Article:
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  • Writer's pictureTracy Scott

Can you see me now?

Work zone fatalities reached a 16-year high in 2020. Between 2013 and 2020, work zone fatalities increased 45%. In 2020, over 102,000 work zone crashes were estimated to have occured resulting in over 45,000 injuries and 857 fatalities. Economic costs of these crashes have been estimated at over $17.5 billion annually. In 2020, during the COVID-19 pandemic, work zone crashes & fatalities climbed despite lower traffic volumes. The Governor's Highway Safety Association (GHSA) projected that the U.S. pedestrian fatality rate jumped an unprecedented 21% from 2019. A prior study found that 38% of "Pedestrian" fatalities in work zones were workers (i.e. road construction/maintenance workers, utility workers, and planning/surveying workers). The serious hazards faced by people working on foot on or along our roadways, who are among the most "Vulnerable Road Users", highlights the need for positive protection measures. For the first half of 2021, USDOT estimated another 18.4% surge in traffic fatalities over 2020 and the largest number of traffic fatalities since 2006. In 2021, TxDOT reported that work zone fatalities in fact surged 33%. For the first quarter of 2022, USDOT estimated a record increase in fatalities nationwide. More motorists and road workers are being killed or injured in preventable work zone crashes. In a 2022 survey, most highway contractors (64%) reported crashes into their work zones. In an earlier survey, 89% of highway contractors think positive protection would help improve safety and prevent these horrific crashes. The rising number of accidents, injuries, and fatalities highlight the need for positive protection. The Infrastructure Investment and Jobs Act of 2021 (IIJA) amends the Highway Safety Improvement Program (HSIP) to add protection for "Vulnerable Road Users",which includes road construction workers and people working on foot on or along our roadways. In 2021, USDOT set the value of a single life (VSL) at $11.8 million dollars. California research found a cost benefit for highly mobile barrier of $1.9 million per year, per barrier.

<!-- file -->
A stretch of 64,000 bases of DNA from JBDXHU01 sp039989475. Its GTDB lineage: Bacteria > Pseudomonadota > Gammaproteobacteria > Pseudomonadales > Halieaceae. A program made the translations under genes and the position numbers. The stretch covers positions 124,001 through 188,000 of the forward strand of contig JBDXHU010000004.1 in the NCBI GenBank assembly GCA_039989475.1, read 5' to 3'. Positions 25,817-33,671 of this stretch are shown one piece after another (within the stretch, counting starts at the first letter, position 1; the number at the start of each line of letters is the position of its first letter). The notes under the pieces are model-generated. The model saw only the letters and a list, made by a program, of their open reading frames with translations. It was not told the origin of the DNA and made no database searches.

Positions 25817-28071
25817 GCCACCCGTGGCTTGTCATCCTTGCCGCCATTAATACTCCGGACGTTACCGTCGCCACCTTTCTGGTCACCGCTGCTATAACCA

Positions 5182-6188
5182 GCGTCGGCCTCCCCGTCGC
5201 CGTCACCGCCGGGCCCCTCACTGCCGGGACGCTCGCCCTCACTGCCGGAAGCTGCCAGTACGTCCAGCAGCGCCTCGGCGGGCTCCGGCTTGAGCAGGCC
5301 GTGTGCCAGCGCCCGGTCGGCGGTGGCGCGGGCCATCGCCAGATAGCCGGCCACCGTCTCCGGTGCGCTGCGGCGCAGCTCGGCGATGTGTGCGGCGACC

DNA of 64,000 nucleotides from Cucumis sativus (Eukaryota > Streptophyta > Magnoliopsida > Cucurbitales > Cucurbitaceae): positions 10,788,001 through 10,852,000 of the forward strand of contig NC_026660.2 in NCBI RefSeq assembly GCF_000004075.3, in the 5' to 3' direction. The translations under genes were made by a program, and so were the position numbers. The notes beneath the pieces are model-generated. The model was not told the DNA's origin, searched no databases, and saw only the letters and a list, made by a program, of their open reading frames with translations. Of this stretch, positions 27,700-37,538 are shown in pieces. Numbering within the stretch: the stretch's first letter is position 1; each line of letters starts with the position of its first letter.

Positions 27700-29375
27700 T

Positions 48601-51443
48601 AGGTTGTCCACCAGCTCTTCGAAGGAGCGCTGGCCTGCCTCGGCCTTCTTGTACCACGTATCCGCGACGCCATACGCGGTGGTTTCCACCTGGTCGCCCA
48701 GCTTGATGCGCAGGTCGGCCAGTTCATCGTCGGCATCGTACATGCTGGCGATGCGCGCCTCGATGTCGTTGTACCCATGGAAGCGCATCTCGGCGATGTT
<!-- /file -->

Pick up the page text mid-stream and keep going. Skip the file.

At SECO, we've created a lighted, LED vest that has proven to significantly reduce risk and give drivers plenty of prior visual knowledge to see workers well in advance of entering a work zone. Go to and join our challenge to demonstrate just how important saving lives can be.

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